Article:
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The myth of language universals
Singing in Yélî Dnye
In the target article Evans & Levinson summarise decades of cross-linguistic work by typologists and descriptive linguists. They show just how few and unprofound the universal characteristics of language are. Instead, languages vary radically in sound, meaning, and syntactic organisation. Humans are the only species with a communication system that is fundamentally variable at all levels. Evans & Levinson argue that the claims of a Universal Grammar are either empirically false, or misleading in that they refer to tendencies rather than strict universals. Chomskyan theories for example assume the universality of constituency, but many languages do not use this to organise their sentence structure).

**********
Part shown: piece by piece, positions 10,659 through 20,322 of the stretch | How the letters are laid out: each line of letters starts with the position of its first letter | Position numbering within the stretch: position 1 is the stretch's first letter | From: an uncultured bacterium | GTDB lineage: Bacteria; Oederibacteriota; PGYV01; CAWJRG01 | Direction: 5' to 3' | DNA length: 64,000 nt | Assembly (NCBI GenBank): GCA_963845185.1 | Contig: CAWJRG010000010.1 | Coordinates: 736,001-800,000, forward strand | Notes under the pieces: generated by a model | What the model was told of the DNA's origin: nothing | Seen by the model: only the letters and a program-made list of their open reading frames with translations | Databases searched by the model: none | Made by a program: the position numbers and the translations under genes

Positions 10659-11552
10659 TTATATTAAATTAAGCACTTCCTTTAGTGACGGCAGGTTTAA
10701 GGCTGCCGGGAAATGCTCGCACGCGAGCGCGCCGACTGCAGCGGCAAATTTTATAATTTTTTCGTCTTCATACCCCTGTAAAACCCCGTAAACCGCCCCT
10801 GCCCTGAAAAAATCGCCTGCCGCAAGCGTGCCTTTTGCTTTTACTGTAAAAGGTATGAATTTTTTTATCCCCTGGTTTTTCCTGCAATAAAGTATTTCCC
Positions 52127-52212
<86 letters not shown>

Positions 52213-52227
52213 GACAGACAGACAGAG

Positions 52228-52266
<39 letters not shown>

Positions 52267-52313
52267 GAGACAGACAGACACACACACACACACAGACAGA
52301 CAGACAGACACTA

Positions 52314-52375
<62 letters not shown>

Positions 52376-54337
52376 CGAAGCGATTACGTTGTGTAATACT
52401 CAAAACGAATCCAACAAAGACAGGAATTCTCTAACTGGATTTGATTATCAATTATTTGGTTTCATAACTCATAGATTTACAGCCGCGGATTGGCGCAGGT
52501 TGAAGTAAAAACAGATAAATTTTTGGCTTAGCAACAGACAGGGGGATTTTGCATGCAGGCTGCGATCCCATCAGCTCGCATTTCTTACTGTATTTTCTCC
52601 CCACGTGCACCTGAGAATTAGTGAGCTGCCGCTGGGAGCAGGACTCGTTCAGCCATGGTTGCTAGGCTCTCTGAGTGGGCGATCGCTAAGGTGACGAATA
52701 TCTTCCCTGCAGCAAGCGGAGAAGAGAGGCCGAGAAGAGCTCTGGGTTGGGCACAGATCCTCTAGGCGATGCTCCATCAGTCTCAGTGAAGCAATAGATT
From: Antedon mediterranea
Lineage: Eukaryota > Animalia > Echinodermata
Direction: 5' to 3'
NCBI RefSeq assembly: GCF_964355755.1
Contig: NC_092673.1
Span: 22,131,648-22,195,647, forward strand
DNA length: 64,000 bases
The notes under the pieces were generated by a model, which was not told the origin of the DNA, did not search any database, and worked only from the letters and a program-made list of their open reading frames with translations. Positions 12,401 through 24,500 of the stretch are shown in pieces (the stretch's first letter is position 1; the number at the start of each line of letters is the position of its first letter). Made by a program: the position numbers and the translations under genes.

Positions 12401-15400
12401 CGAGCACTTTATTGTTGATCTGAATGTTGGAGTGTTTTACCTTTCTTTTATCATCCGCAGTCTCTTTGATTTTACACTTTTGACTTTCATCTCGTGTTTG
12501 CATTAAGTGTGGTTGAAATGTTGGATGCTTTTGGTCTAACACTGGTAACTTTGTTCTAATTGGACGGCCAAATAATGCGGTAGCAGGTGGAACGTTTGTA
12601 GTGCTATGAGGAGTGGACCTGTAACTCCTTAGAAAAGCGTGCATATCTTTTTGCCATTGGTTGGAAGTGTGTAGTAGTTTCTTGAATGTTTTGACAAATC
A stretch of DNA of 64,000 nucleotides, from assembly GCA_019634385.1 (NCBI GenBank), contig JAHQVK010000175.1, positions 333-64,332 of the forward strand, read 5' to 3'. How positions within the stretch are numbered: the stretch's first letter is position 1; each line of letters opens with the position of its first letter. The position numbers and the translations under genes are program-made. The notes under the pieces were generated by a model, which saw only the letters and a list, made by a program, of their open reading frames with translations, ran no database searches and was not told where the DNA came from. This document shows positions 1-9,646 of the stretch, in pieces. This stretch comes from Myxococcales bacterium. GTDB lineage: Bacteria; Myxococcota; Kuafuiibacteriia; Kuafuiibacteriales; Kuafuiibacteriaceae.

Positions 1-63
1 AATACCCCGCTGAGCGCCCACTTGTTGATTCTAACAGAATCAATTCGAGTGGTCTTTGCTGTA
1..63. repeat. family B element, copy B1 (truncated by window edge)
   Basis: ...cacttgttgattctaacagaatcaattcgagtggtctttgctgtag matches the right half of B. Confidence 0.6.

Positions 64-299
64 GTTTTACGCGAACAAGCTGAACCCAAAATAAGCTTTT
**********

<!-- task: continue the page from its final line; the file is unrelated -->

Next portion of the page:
Structural differences should be accepted for what they are, and integrated into a new, broadly evolutionary approach to language and cognition that places diversity at centre stage.
Diversity in human language opens up exciting new research directions for cognitive scientists, and confronts us with the extraordinary plasticity of the highest human skills.
The 23 responses to the controversial article vary from Tomasello's 'Universal grammar is dead' to the charge (by Pesetsky and others) that Evans & Levinson have failed to abstract sufficiently away from surface differences. Pinker & Jackendoff argue that the design space for languages is indeed restricted, requiring explanation in terms of universals - Evans & Levinson respond that the restricted design space is partly explained by the mere 100,000 years of cultural diversification that has taken place since modern humans left Africa.
Further commentary on the paper will appear by special arrangement in the journal Lingua.